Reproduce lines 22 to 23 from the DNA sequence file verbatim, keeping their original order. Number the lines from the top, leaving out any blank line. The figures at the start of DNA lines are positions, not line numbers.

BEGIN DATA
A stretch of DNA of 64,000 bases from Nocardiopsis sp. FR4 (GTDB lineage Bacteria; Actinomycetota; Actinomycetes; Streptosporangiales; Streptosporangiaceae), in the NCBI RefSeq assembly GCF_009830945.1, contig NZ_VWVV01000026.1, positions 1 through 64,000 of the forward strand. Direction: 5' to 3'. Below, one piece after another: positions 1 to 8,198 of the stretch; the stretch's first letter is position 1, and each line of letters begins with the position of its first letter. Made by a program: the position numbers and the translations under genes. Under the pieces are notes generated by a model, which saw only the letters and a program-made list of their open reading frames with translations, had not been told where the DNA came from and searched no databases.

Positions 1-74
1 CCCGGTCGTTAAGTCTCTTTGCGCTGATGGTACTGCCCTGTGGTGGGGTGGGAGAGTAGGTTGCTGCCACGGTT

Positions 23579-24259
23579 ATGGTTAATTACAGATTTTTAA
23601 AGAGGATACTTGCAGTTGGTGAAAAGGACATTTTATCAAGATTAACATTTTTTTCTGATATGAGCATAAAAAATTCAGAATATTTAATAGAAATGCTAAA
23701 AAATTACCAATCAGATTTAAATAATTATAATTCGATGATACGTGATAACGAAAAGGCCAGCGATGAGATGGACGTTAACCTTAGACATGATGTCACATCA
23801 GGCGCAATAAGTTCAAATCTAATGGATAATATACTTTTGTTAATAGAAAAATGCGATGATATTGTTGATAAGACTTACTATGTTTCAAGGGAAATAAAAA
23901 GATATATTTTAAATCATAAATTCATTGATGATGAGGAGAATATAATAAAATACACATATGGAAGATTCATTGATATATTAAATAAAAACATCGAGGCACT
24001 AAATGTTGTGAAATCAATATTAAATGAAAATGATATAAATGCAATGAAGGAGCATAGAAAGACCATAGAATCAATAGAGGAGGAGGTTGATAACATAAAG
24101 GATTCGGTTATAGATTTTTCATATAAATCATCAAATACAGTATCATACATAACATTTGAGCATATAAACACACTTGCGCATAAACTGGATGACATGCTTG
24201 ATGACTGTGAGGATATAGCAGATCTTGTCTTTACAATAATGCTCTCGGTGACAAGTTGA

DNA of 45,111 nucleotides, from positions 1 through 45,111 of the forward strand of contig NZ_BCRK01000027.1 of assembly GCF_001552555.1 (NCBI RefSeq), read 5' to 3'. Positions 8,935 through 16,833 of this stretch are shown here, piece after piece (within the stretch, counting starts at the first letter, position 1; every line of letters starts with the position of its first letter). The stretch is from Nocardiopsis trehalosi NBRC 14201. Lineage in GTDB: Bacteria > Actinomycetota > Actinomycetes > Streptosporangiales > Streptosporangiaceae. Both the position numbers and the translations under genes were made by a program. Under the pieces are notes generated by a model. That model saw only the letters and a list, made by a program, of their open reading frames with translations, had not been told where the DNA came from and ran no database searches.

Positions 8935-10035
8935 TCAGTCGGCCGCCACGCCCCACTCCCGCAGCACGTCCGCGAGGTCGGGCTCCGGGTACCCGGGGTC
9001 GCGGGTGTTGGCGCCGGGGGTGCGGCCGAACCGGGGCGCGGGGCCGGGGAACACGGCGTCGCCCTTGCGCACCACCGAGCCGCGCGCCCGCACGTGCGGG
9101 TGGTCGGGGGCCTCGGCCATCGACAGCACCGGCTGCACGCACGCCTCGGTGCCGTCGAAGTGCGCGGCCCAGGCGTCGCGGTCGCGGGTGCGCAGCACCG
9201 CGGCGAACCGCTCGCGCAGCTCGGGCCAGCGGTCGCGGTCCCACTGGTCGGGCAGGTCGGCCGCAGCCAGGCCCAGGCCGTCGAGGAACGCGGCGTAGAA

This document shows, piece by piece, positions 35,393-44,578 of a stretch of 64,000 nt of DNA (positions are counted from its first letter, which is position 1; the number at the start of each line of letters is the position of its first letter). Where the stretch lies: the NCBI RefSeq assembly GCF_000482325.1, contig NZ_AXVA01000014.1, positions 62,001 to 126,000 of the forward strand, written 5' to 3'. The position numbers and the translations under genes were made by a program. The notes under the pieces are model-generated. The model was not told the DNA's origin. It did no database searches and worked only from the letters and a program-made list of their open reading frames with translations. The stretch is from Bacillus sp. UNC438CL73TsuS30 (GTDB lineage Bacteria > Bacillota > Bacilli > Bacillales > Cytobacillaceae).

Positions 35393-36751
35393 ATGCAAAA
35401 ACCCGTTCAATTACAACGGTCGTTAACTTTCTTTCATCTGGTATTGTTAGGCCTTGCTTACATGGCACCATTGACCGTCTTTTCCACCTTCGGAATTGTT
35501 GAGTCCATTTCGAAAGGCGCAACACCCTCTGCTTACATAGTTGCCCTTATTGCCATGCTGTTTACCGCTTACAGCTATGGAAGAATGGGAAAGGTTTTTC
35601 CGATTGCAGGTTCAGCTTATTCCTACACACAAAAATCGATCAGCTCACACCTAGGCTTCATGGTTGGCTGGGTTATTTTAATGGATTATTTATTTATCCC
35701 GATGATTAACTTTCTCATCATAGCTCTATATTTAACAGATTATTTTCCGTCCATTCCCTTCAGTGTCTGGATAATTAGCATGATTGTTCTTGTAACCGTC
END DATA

35401 ACCCGTTCAATTACAACGGTCGTTAACTTTCTTTCATCTGGTATTGTTAGGCCTTGCTTACATGGCACCATTGACCGTCTTTTCCACCTTCGGAATTGTT
35501 GAGTCCATTTCGAAAGGCGCAACACCCTCTGCTTACATAGTTGCCCTTATTGCCATGCTGTTTACCGCTTACAGCTATGGAAGAATGGGAAAGGTTTTTC